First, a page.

Double, Double ... Trouble, Trouble

Wednesday, July 26 2006 @ 09:33 PM EDT

Contributed by: Mick Doherty

Again ... that's initially speaking ...

We'll go off the beaten path for a moment in this double-ititial odyssey for the Hall of Names (See the first four double-initial teams, "AA" Through "CC", "DD" Through "FF", "GG" Through "JJ" and "KK" Through "MM," here), and see if we can't put together a full team, or even a full roster, of players by combining the nine (there's a good baseball number omen) letters which did not have at least nine players reach the bigs with double initials.

Those letters, unfortunately, include II, QQ, UU and XX, each of which contributed exactly zero double-initial players; UU and YY, each of which produced just one; and NN (five), OO (eight), VV (two) and ZZ (three). So that's a total of just 20 players, eleven of whom were pitchers, but let's see what we can do anyway ...

... and what do you know, even with just nine position players available, with a little creative movement by position, we can actually get a full lineup on the field, along with a decent (if not overwhleming) five-man rotation and a six-man bullpen fronted by the team's best player.

Now, admittedly, we have to stretch the eligibility rules just a tiny bit, allowing for common nicknames such as "Ozzie" Osborn to make the lineup. We also have to start three shortstops, though Nelson Norman and Ollie O'Mara actually did play at 2B and 3B, respectively -- Norman only played the other side of the keystone twice in his 198 big league games, but O'Mara manned the hot corner in 123 of his 387 big league lineup appearances.

And yes, that's right, our starting 1B is also the second lefty out of the bullpen; Orwall actually made slightly more appearances on the mound (39) than he did at 1B (34), although his career OPS+ of 90 was a hair better than his career ERA+ of 87. More notes follow, but first, let's take time to meet ...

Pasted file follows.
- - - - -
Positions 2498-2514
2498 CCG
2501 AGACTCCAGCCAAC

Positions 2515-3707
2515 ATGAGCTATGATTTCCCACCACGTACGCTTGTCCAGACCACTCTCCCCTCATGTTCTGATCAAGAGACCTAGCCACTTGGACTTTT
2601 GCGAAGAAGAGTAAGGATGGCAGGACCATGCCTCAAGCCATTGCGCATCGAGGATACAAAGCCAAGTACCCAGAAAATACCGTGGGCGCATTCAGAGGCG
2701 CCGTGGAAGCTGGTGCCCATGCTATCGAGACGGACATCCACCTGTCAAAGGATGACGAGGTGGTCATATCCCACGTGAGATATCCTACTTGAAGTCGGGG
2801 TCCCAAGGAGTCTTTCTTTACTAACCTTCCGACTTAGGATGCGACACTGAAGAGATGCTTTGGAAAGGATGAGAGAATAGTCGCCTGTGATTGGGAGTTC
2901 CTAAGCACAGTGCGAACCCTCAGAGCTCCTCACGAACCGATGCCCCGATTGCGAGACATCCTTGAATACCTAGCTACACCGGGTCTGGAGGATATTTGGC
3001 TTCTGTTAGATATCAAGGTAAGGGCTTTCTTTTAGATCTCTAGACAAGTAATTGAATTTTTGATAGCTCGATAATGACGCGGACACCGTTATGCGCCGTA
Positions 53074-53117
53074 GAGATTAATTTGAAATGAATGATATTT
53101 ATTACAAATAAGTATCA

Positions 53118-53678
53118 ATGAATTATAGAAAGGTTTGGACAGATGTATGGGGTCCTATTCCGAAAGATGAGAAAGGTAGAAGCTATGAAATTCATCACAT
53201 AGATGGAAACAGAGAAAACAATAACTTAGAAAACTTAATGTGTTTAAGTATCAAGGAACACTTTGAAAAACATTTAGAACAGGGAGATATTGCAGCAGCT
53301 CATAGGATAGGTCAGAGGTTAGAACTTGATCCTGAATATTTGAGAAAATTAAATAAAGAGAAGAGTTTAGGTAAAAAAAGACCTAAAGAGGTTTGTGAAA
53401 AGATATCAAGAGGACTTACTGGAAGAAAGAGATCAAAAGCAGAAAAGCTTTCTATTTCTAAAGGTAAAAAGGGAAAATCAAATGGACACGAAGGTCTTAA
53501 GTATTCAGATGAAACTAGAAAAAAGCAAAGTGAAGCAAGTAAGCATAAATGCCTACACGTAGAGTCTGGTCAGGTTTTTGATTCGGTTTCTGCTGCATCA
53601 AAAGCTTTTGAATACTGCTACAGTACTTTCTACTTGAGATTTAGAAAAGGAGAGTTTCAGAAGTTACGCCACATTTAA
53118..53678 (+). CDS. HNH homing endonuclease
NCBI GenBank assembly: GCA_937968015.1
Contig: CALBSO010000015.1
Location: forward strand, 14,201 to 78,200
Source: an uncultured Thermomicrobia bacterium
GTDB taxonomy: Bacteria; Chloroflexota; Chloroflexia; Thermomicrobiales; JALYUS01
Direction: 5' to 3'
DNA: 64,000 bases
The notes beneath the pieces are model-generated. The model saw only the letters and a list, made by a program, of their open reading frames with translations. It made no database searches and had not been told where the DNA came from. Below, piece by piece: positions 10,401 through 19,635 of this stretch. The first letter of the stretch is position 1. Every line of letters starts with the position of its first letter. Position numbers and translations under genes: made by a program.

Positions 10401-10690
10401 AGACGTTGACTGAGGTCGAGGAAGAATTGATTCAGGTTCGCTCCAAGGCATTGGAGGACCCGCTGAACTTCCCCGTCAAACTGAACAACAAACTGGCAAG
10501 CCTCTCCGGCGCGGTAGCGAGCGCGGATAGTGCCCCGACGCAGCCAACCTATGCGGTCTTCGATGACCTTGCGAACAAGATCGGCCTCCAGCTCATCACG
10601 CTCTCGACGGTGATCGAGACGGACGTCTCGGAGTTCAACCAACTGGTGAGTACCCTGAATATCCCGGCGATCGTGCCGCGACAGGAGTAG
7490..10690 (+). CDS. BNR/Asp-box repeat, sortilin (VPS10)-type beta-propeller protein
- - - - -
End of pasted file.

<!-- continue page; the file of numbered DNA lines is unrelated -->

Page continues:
C Clarence "Yam" Yaryan (.260, 1921-22 CHW)
1B/LHRP Ossie Orwoll (.294; 6-7, 4.05, 1928-29 PHA)
2B Nelson Norman (.221 in 198 games, 1978-87)
SS Norberto "Tito" Navarro (1-for-17 for '93 NYM)
3B Ollie O'Mara (.231, 1912-19)
LF Vince Ventura (.207, 1945 WSH)
CF Nyls Nyman (.238, 1974-77 CHW)
RF Al "Zeke" Zarilla* (.276, 1943-53)
DH Norihiro Nakamura (3B "hit" .128 for 2005 LAD)

RHSP Orval Overall (108-71, 2.23 1905-13)
RHSP Omar Olivares (77-86, 1990-2001)
RHSP George Washington "Zip" Zabel (12-14, 1913-15 CHC)
RHSP Nick Neugebauer (2-8, 2001-02 MIL)
RHSP Oliverio "Baby" Ortiz (0-2, 1942 WSH)

CL-RH Ugueth Urbina* (237 saves through 2005)
RHRP Danny "Ozzie" Osborn (3-0, 1975 CHW)
RHRP Vito Valentinetti (13-14, 1954-59)
RHRP Ole Olsen (8-7, 1922-23 DET)
LHRP George "Zeke" Zackert (0-2, 1911-12 STL)
RHRP Oran "Skinny" O'Neal (13 games, 0-0, 1925, '27 PHI)

Double the Notes ... Osborn, who as far as we know never bit the head off a bat (winged or wooden) while on the mound, was considered a key part of the Decemeber 1975 trade of All-Star outfielders that sent Ken Henderson to the Braves and Ralph Garr to the White Sox ... Garr hit exactly .300 twice for the ChiSox, but Henderson lasted just one year in Atlanta before being packaged with a number of other to Texas for Jeff Burroughs ...

It's true that Ole Oleson's given first name was "Arthur," but believ it or not, "Ole" was NOT a nickname, but his given middle name ... After Overall and Olivares, the starting rotation compiled a career W-L of just 14-24, so it's probably best that, even with literally NO bench players, there are at least seven relievers around the call on when Zabel, Neugebauer or Ortiz run a little short ... Seriously, the rotation is all right. No, literally -- not a lefty to be found to take the ball in the first inning ...

Speaking of "a little short," the designated "hitter" for this team is Norihiro Nakamura, he of the .128 career batting average ... There are two All-Stars, in Ugueth Urbina and Al "Zeke" Zarilla ... Did we miss anyone?